Toronto

Street art fest gives Yorkville an edgy facelift

The little square at 99 Yorkville Ave. used to be filled with beige brick, but now it has been injected with colour after 14 artists made their mark for the first annual Yorkville Murals festival.

14 artists cover a courtyard in paintings for the first Yorkville Murals festival

Mathieu Bories, also known as Mateo, will spend the next few days spray painting his mural for the first ever Yorkville Mural festival. This will be his first piece of work in the city. (Natalie Nanowski/CBC News)

The little square at 99 Yorkville Ave. used to be filled with beige brick, but now it has been injected with colour after 14 artists made their mark for the first annual Yorkville Murals festival.

As you enter the courtyard, every wall is covered in a unique painting by a different artist. A giant red one on the side of the Christian Louboutin store has a flare of folklore, while the one on the front of Taglialatella Galleries is almost like a wash of pastel. 

This giant artwork on the outside of Christian Louboutin store was created by Montreal-based Ola Volo. All of her work is inspired by her Kazakhstan roots. (Natalie Nanowski/CBC News)

"In terms of curation, I tried to select people who had very different styles, very different backgrounds, so all the murals tell different stories," said Alan Ganev, director of  Taglialatella Galleries and Yorkville Murals. 

Half of the artists are Canadian, including Toronto's Ben Johnston, who is famous for his three dimensional word art that pops off the wall. His work for the festival is simple, it's the word OK. 

Alan Ganev, director of Yorkville Murals, stands in front of the work created by Toronto artist Ben Johnston. (Tina Mackenzie/CBC News )

"He likes to do funny words that just connect to people in different ways," said Ganev. "If you go on Instagram for example you see people standing in front of the wall with the caption, 'Everything is A-OK.'" 

The event is running this weekend with DJs, food, light shows and live painting by two Montreal-based artists, Mateo and Xray — one is spray painting an elaborate closeup of a woman's face and the other will be using paint to complete a mouse made out of citrus fruit.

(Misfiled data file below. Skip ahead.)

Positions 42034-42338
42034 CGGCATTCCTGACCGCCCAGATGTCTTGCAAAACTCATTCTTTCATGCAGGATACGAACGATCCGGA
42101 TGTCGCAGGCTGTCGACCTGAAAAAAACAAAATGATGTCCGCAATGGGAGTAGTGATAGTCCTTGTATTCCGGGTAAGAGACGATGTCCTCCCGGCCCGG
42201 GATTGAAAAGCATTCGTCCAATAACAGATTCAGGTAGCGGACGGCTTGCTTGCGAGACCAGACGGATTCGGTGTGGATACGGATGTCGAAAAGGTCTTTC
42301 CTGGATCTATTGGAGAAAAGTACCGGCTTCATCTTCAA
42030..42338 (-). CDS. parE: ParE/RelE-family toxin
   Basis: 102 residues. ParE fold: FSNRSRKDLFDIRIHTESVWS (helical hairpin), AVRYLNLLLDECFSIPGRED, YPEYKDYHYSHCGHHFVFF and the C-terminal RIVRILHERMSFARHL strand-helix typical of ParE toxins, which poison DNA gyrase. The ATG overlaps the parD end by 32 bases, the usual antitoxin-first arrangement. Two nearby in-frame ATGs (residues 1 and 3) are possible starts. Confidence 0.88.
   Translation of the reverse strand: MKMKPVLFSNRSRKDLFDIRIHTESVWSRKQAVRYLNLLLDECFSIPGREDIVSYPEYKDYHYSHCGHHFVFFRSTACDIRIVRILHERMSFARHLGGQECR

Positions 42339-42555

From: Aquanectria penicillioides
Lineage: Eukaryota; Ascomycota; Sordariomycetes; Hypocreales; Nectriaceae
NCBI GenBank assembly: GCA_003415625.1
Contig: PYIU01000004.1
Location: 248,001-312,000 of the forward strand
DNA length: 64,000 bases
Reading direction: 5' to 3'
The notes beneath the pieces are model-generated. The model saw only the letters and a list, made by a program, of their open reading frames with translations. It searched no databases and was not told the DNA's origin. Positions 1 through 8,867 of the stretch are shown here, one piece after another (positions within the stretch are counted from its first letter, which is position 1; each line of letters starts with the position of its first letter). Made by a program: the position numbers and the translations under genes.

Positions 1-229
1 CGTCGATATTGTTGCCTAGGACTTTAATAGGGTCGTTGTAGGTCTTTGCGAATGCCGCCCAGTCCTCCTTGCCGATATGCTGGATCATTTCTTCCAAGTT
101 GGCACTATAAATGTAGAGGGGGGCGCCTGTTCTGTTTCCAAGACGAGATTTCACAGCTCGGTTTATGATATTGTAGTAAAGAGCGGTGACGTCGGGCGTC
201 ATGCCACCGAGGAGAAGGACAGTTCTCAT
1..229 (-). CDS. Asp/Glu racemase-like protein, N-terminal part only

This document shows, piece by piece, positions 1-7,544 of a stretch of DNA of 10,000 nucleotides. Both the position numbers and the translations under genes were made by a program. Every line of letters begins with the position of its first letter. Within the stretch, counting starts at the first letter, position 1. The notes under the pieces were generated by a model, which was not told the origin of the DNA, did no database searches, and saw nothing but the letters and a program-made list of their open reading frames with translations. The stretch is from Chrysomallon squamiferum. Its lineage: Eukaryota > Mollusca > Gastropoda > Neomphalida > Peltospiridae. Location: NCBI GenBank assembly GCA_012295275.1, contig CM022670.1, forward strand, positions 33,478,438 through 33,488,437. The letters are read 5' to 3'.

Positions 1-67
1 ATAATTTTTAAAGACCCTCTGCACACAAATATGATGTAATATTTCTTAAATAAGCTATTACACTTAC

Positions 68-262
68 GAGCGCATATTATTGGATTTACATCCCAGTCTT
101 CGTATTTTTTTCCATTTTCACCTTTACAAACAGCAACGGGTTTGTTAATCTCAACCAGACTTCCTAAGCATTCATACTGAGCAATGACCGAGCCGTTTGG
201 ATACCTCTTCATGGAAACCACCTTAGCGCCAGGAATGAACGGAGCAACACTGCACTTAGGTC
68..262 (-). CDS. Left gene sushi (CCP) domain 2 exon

Artist Bryan Lanier, also known as Xray, will be spending the next few days on scaffolding painting his citrus mouse piece on the wall of 99 Yorkville Ave. (Natalie Nanowski/CBC News)

"It's a kind of a reference to my childhood growing up in Florida," said Xray, whose real name is Bryan Lanier.

"So it's a combination of the fresh citrus fruit that the state is known for and another childhood memory of going to Disney."

The opening night of Yorkville Murals festival drew hundreds of spectators. (Natalie Nanowski/CBC)

"You have to change your style of painting when it's live," said Mateo, whose real name is Mathieu Bories.

"It's more difficult to focus sometimes but the good part is you meet new people, people interested in art." 

The idea behind the project came from Charles Khabouth, the CEO of Ink Entertainment. He wanted to bring a version of Miami's famous urban graffiti garden, Wynwood Walls, to Toronto. 

Yorkville Murals features both local and international talent. The pastel abstract wall outside of Taglialatella Galleries was done by the artist Risk. (Natalie Nanowski/CBC News )

"Toronto is getting a lot of attention, and I'm hoping that we can help with that by making it a big destination for art as well as everything else," said Khabouth. 

Mixing big names like Los Angeles-based street artist Mr. Brainwash with local or up-and-coming talent is the cornerstone of the project, says Ganev. 

A section of the mural done by the Los Angeles-based street artist Mr. Brainwash. (Natalie Nanowski/CBC News)

"I think there's so many talented people in Canada but they rarely get to be shown in the context of the most established international names," said Ganev. "It also inspires local artists who want to make a living out of art."

The murals will be up for a year. After that, the plan is to change a few of them, as well as expand the project to other walls in Yorkville. 

About the Author

Natalie Nanowski

Reporter, CBC Toronto

Natalie is a storyteller who spent the last few years in Montreal covering everything from politics to corruption and student protests. Now that she’s back in her hometown of Toronto, she is eagerly rediscovering what makes this city tick, and has a personal interest in real estate and investigative journalism. When she’s not reporting you can find her at a yoga studio or exploring Queen St. Contact Natalie: natalie.nanowski@cbc.ca

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